• Diversely Owned Businesses: minority-owned, woman-owned, or disabled veteran-owned, and certified as such.
  • Social Equity Businesses: owned by individuals who have lived in an economically Disadvantaged Area of the state, or who have cannabis related convictions.
  • Impact Zone Businesses: the business is either located in an Impact Zone, owned by residents of an Impact Zone, or employing residents of an Impact Zone.


Connecticut has structured their licensing system a bit differently than both of the previously mentioned states. The state has designated multiple pathways to licensure for most license types which include: social equity lottery, general lottery and non-lottery applications. The social equity lottery process offers reduced licensing fees to qualified applicants to assist with the pathway to licensure. Additionally, the social equity lottery process will take place before the general lottery which will allow for unsuccessful lottery applicants to reapply during the general lottery.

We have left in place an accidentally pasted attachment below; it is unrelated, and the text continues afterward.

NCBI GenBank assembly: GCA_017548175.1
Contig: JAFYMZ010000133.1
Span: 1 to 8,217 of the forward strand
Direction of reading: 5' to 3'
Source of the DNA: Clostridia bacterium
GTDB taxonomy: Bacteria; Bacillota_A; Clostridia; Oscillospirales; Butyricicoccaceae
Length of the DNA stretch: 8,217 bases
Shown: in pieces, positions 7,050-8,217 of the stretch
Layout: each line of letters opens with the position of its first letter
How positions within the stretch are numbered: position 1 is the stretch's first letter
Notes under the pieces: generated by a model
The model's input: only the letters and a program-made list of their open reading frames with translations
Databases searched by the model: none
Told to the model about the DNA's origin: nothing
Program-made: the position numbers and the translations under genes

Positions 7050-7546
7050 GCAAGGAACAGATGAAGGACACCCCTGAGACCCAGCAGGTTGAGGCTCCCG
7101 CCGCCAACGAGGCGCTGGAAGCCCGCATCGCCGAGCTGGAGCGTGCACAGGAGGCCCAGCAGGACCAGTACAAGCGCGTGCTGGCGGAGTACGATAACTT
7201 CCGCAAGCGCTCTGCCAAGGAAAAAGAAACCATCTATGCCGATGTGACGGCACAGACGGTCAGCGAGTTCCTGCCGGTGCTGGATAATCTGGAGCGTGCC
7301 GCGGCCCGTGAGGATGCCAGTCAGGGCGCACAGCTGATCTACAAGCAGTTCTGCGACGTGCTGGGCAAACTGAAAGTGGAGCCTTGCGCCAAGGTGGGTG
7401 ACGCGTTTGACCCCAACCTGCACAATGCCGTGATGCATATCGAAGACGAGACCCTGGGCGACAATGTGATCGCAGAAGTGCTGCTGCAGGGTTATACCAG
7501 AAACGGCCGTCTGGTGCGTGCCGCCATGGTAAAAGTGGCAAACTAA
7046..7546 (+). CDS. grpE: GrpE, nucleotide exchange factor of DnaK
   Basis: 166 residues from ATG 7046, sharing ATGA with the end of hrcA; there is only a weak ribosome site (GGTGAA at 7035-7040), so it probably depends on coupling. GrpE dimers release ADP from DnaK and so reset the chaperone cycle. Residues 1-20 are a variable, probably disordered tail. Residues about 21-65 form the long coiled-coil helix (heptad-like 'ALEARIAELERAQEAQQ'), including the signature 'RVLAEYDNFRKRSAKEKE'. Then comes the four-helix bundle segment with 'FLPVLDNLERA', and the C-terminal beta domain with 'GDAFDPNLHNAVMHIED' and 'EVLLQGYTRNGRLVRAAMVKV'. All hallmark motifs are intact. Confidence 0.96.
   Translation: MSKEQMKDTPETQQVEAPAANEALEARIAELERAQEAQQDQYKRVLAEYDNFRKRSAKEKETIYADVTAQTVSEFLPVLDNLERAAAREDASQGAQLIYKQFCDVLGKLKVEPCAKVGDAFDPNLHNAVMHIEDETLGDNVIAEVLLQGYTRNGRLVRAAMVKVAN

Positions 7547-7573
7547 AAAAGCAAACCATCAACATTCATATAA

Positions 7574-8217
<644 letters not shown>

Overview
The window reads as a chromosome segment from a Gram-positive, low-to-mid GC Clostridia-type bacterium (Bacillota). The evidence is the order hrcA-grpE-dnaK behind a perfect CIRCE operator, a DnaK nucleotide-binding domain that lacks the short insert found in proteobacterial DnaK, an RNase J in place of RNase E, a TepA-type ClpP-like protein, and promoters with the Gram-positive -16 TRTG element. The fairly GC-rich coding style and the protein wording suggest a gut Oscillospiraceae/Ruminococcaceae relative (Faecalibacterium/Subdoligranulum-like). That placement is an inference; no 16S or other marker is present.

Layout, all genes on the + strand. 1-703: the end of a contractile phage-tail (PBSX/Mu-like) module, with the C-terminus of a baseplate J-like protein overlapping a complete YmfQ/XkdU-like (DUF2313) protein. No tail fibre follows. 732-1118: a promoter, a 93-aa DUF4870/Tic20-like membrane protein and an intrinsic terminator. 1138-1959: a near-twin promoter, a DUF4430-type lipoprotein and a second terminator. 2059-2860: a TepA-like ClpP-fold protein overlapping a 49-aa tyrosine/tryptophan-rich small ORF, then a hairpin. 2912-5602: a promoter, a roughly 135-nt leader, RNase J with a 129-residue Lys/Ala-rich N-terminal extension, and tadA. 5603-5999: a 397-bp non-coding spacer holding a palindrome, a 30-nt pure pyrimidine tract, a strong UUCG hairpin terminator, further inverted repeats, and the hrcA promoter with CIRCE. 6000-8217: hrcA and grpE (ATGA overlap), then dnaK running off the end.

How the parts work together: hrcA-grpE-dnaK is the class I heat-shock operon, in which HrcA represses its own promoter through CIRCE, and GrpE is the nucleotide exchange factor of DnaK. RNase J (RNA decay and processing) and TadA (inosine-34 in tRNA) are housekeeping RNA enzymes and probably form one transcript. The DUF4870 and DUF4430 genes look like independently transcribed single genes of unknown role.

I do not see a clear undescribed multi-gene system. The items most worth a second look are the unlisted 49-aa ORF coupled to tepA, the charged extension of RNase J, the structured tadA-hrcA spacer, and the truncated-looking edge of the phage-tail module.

Non-Lottery Applications (with a social equity component)

  • Cultivators located in a Disproportionately Impacted Area (DIA) as defined by Section 149 of Public Acti 21-1.
  • Social Equity Partners
    • Is a business entity at least 65% owned and controlled by individual(s) who:
      • Had an average income of less than 300 percent of the state median household income over the last 3 years.
      • Was a resident of a DIA for at least 5 of the past 10 years.